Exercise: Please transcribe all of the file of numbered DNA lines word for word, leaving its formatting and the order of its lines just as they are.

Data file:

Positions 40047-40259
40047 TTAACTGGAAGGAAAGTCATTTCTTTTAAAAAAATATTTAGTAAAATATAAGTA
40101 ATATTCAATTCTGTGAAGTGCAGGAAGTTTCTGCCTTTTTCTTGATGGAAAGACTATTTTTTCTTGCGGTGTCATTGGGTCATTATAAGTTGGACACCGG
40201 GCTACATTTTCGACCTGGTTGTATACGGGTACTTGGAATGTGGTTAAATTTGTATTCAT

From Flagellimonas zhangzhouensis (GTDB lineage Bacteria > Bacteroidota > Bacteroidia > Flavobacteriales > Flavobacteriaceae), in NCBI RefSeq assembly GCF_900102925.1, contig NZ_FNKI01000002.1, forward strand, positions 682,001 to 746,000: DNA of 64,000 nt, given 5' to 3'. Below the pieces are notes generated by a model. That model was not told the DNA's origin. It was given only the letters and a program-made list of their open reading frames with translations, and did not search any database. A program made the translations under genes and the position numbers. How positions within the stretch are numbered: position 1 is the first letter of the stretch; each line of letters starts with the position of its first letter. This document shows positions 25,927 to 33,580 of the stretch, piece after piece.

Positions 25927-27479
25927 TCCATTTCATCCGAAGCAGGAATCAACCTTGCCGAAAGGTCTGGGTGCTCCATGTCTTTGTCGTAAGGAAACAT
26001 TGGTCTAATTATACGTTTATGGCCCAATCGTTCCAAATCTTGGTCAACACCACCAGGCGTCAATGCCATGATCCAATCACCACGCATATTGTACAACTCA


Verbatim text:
Positions 40047-40259
40047 TTAACTGGAAGGAAAGTCATTTCTTTTAAAAAAATATTTAGTAAAATATAAGTA
40101 ATATTCAATTCTGTGAAGTGCAGGAAGTTTCTGCCTTTTTCTTGATGGAAAGACTATTTTTTCTTGCGGTGTCATTGGGTCATTATAAGTTGGACACCGG
40201 GCTACATTTTCGACCTGGTTGTATACGGGTACTTGGAATGTGGTTAAATTTGTATTCAT

From Flagellimonas zhangzhouensis (GTDB lineage Bacteria > Bacteroidota > Bacteroidia > Flavobacteriales > Flavobacteriaceae), in NCBI RefSeq assembly GCF_900102925.1, contig NZ_FNKI01000002.1, forward strand, positions 682,001 to 746,000: DNA of 64,000 nt, given 5' to 3'. Below the pieces are notes generated by a model. That model was not told the DNA's origin. It was given only the letters and a program-made list of their open reading frames with translations, and did not search any database. A program made the translations under genes and the position numbers. How positions within the stretch are numbered: position 1 is the first letter of the stretch; each line of letters starts with the position of its first letter. This document shows positions 25,927 to 33,580 of the stretch, piece after piece.

Positions 25927-27479
25927 TCCATTTCATCCGAAGCAGGAATCAACCTTGCCGAAAGGTCTGGGTGCTCCATGTCTTTGTCGTAAGGAAACAT
26001 TGGTCTAATTATACGTTTATGGCCCAATCGTTCCAAATCTTGGTCAACACCACCAGGCGTCAATGCCATGATCCAATCACCACGCATATTGTACAACTCA